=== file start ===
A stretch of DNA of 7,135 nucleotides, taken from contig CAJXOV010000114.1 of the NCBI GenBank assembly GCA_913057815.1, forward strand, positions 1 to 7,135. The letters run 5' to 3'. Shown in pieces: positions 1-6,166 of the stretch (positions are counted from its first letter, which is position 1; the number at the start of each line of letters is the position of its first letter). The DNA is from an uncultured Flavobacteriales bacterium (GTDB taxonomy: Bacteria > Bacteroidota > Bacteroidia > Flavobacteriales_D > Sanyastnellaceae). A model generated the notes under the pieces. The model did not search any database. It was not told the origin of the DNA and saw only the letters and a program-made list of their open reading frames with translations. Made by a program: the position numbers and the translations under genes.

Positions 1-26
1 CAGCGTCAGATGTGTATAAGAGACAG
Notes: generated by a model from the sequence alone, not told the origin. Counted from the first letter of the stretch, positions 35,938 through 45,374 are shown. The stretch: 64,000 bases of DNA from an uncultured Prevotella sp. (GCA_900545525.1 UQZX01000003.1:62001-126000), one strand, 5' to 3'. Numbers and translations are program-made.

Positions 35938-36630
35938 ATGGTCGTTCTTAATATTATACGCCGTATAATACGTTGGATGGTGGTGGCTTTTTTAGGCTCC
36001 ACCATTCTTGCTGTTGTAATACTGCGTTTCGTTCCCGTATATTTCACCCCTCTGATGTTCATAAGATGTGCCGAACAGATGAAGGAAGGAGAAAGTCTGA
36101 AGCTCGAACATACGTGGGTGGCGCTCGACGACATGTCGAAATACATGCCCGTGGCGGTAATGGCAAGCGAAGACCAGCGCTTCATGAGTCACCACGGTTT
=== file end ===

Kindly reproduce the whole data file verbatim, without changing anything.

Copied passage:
A stretch of DNA of 7,135 nucleotides, taken from contig CAJXOV010000114.1 of the NCBI GenBank assembly GCA_913057815.1, forward strand, positions 1 to 7,135. The letters run 5' to 3'. Shown in pieces: positions 1-6,166 of the stretch (positions are counted from its first letter, which is position 1; the number at the start of each line of letters is the position of its first letter). The DNA is from an uncultured Flavobacteriales bacterium (GTDB taxonomy: Bacteria > Bacteroidota > Bacteroidia > Flavobacteriales_D > Sanyastnellaceae). A model generated the notes under the pieces. The model did not search any database. It was not told the origin of the DNA and saw only the letters and a program-made list of their open reading frames with translations. Made by a program: the position numbers and the translations under genes.

Positions 1-26
1 CAGCGTCAGATGTGTATAAGAGACAG
Notes: generated by a model from the sequence alone, not told the origin. Counted from the first letter of the stretch, positions 35,938 through 45,374 are shown. The stretch: 64,000 bases of DNA from an uncultured Prevotella sp. (GCA_900545525.1 UQZX01000003.1:62001-126000), one strand, 5' to 3'. Numbers and translations are program-made.

Positions 35938-36630
35938 ATGGTCGTTCTTAATATTATACGCCGTATAATACGTTGGATGGTGGTGGCTTTTTTAGGCTCC
36001 ACCATTCTTGCTGTTGTAATACTGCGTTTCGTTCCCGTATATTTCACCCCTCTGATGTTCATAAGATGTGCCGAACAGATGAAGGAAGGAGAAAGTCTGA
36101 AGCTCGAACATACGTGGGTGGCGCTCGACGACATGTCGAAATACATGCCCGTGGCGGTAATGGCAAGCGAAGACCAGCGCTTCATGAGTCACCACGGTTT